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Bringing Books Alive

Before J and T were born I started a library collection for them – simple books that could be read to babies as well as traditional picture books and even some chapter books that I loved as a child. The baby books have been read and re-read and re-read many many times, the picture books are learnt by heart and the chapter books are no waiting to be read when the time is right. But one of the ways that we love to “read” our books is by bringing the books alive.

Bring Books alive - 3 simple ways to bring books alive at home with your children

Here’s 3 simple ways in which you can bring the books alive helping your child develop a love of books and reading as well as prepare them for entering school ready to extend their reading skills or develop them from scratch.

1. Renact scenes from their favourite books

Bringing books alive the tiger who came to tea

It doesn’t how much detail you put into it you can act our their favourite books – use toys like we did with Goldilocks and the 3 bears, place yourself in the role of the characters adding props like we did with The Tiger Who Came to Tea, or even use your imagination like going on a Gruffalo Hunt in the woods.

2. Take a theme from the books and expand

The Foot Book Activities for kids

When you are reading the book focus on one set theme – is it that feet play a big role in it like The Foot Book by Dr Seuss which we took the idea of left and right feet and made foot prints in the snow, is it how the animals move like in The Animal Boogie and created our own movement game.

3. Craft, play or learn with the books

model strawberry playdough

Is there part of the book that lends itself to a craft, to playing with ideas or learning with – could you create a collage out of paper to make it look like the illustrations in the book as we did with The Cuckoo by Lois Ehlert.  Set up a small world play and what how the story is extend and developed further like we did with sharing a shell, or take a part of the story and develop it further with some sensory play like creating strawberries from playdough. Does the book lend itself to a science experiment like seeing what conditions ice cream melts at best to go with Wemberly’s Ice Cream Star or some subtraction and addition with Rainbow Fish Scales.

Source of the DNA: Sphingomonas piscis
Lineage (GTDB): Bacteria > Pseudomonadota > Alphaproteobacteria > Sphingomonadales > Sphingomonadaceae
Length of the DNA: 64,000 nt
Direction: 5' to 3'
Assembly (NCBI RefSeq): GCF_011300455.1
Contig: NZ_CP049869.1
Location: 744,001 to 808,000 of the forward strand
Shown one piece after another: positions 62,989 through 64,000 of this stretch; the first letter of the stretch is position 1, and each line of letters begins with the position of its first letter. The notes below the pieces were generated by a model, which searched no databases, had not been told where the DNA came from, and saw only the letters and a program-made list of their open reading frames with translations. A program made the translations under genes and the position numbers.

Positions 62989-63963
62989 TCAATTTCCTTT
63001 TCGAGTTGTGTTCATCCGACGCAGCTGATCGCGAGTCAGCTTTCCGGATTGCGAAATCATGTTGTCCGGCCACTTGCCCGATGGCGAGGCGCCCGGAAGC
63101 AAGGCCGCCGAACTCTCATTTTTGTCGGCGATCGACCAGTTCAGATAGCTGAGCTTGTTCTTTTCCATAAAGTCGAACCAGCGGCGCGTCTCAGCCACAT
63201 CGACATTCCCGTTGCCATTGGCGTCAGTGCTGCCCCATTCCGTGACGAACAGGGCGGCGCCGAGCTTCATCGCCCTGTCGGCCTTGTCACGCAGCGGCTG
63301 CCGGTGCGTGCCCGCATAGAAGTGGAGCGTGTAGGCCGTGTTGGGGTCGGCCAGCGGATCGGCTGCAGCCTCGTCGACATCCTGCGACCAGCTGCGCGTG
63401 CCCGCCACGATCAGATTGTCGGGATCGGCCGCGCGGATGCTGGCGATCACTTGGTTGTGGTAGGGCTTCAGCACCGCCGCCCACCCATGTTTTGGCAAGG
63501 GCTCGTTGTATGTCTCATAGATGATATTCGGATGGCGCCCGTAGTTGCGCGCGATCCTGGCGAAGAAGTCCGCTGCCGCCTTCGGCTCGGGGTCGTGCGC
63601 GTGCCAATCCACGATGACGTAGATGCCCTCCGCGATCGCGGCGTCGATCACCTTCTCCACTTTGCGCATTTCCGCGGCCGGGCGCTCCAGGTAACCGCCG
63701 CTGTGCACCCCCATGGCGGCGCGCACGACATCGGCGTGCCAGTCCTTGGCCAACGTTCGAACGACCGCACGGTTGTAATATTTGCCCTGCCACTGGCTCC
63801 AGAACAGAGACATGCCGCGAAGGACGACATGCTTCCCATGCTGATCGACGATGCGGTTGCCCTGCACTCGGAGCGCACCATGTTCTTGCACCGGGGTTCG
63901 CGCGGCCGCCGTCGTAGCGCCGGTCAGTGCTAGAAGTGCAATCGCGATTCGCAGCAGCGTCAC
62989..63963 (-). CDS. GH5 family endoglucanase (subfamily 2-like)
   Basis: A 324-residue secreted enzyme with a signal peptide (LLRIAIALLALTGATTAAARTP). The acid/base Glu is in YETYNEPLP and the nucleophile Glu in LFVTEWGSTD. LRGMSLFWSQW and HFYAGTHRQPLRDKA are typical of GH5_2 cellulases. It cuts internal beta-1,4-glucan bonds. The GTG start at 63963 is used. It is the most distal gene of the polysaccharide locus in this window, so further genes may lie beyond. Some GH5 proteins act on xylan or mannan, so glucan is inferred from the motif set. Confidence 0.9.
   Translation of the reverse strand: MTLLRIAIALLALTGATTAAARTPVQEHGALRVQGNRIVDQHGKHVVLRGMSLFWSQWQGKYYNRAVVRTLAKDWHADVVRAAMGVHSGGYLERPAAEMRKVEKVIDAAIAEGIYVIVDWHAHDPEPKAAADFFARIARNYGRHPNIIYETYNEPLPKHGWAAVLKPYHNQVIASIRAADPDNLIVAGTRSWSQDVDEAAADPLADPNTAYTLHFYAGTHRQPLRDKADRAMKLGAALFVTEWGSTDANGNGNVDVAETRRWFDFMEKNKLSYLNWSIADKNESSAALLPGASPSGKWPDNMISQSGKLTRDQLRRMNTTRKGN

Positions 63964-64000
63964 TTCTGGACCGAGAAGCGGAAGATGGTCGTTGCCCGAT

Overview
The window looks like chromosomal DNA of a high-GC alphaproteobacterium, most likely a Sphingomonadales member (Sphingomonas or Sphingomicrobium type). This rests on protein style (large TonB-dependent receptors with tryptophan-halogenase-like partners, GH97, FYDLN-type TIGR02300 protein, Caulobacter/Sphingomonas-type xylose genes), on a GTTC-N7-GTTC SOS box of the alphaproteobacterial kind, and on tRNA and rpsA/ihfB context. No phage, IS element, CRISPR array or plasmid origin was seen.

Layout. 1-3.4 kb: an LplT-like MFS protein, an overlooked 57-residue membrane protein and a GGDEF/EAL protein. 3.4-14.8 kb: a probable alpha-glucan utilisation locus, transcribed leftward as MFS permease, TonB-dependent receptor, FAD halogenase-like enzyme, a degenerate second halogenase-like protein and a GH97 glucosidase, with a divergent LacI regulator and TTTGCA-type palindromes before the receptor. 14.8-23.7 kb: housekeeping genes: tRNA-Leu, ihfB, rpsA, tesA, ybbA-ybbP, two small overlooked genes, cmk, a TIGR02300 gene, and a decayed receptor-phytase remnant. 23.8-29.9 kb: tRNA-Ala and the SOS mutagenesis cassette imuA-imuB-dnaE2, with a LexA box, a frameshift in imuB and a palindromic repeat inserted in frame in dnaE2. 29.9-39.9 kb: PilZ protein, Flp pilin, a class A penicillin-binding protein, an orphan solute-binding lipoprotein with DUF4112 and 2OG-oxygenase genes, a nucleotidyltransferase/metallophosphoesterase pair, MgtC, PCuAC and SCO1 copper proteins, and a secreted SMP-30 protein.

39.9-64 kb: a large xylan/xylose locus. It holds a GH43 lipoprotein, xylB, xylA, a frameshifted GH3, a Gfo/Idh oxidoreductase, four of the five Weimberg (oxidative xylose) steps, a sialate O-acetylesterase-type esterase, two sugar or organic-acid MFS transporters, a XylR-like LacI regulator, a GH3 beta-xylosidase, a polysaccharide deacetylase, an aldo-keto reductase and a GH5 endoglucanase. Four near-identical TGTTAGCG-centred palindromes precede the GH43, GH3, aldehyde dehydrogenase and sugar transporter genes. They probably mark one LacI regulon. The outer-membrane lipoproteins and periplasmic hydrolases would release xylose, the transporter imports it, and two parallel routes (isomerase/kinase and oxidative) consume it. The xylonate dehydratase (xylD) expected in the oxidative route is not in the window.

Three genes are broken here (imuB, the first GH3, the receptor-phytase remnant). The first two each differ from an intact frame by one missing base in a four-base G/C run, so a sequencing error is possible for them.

Creating Activities for Books

If you would like even more ideas to help Bring Books Alive then check out the guest post by Kim from The Educators’ Spin On It on Creating Activities for Books.

This is week 5 of Get Ready for K through Play and it’s all about Reading, Book and Literacy – check out more about Get Reading for K through play over on Mom to 2 posh lil divas and these other posts by the co-hosts about reading, books and literacy for your kindergarden or reception child.

10 Early Reader Books for beginning readers – Mom to 2 posh lil divas

How to Read Aloud to Your Child – Coffee Cups and Crayons

Sensory Sight Word Games  – Mess for Less

Blowing Down Sight Words – Toddler Approved

Cerys Parker

Cerys is a marine biologist, environmental educator, teacher, mum, and home educator from the UK. She loves getting creative, whether it is with simple and easy crafts and ideas, activities to make learning fun, or delicious recipes that you and your kids can cook together you'll find them all shared here on Rainy Day Mum.

One Comment

  1. Laura the Bookworm says:

    Rainy Day Mum,

    We just love your ideas of bringing books to life for kids through play! At Books for the Worm, we have similar goals of bringing children’s books to life! We create book reviews of our favorite books and pair them with fun activities to help parents and/or teachers build on the excitement from the story themes. We would love to know what you think! Check us out!! 🙂

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